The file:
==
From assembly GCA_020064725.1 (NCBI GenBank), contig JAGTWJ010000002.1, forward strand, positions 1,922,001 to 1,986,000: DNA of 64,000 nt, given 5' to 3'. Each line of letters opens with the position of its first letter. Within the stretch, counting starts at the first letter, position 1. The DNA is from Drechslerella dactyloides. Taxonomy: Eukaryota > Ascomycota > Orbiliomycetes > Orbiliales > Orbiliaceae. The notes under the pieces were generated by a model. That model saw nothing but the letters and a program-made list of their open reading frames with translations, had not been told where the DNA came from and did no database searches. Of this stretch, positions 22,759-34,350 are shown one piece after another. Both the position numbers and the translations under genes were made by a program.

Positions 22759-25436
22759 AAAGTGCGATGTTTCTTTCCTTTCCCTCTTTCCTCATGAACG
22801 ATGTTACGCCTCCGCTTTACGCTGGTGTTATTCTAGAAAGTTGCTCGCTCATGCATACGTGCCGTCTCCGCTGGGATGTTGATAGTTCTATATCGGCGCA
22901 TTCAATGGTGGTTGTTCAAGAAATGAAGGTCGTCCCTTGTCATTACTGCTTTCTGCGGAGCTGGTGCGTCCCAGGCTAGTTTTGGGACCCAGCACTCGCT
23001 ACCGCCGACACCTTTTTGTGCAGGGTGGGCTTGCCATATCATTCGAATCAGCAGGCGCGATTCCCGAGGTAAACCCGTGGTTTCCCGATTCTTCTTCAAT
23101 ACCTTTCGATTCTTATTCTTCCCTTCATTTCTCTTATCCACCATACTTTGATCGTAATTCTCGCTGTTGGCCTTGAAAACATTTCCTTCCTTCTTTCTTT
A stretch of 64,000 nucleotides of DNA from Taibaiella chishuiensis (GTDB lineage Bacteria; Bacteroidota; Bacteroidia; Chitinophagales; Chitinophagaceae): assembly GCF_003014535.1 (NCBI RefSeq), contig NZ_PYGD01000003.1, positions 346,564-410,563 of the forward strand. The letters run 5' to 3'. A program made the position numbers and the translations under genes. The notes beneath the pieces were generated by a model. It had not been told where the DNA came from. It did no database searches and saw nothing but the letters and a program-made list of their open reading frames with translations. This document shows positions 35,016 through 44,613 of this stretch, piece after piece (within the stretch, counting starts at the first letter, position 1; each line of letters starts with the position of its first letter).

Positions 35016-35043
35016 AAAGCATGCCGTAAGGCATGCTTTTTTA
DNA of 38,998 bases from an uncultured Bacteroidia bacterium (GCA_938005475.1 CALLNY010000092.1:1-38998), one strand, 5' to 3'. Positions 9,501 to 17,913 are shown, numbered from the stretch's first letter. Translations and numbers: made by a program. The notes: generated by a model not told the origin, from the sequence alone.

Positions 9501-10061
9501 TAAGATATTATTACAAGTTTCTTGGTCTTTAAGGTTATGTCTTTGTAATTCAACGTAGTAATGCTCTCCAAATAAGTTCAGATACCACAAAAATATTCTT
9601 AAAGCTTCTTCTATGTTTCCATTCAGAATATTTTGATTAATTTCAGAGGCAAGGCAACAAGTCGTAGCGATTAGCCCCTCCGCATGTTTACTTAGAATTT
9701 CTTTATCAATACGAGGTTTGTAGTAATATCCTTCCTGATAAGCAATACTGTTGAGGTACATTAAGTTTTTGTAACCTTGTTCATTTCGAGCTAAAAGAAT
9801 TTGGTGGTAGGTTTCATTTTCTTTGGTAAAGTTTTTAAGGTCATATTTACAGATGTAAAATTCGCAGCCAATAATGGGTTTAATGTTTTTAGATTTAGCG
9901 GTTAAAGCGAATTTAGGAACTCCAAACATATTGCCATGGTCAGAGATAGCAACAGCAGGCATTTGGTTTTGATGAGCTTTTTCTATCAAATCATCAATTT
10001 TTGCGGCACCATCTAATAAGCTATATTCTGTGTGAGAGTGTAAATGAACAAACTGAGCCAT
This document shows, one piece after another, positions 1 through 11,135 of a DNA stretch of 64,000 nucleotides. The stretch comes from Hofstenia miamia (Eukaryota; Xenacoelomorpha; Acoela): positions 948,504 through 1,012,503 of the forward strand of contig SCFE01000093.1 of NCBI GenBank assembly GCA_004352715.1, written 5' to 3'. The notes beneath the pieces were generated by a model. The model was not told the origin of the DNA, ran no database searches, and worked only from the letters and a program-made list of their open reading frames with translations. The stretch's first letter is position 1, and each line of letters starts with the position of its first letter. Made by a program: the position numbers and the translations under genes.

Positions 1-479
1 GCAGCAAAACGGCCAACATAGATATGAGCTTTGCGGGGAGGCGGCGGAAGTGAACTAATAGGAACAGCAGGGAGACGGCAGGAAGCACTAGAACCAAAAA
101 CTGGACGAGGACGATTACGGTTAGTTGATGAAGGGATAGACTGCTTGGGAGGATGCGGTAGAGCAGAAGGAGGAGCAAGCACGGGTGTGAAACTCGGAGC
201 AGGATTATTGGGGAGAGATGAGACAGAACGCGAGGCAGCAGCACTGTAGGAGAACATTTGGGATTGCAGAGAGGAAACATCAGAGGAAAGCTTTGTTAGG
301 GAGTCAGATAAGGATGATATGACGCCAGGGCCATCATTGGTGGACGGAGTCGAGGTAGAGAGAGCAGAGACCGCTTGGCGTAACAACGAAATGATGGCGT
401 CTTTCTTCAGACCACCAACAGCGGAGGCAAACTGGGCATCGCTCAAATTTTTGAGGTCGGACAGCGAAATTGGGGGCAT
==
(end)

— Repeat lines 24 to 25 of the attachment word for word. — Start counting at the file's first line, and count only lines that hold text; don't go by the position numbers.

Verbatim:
301 GAGTCAGATAAGGATGATATGACGCCAGGGCCATCATTGGTGGACGGAGTCGAGGTAGAGAGAGCAGAGACCGCTTGGCGTAACAACGAAATGATGGCGT
401 CTTTCTTCAGACCACCAACAGCGGAGGCAAACTGGGCATCGCTCAAATTTTTGAGGTCGGACAGCGAAATTGGGGGCAT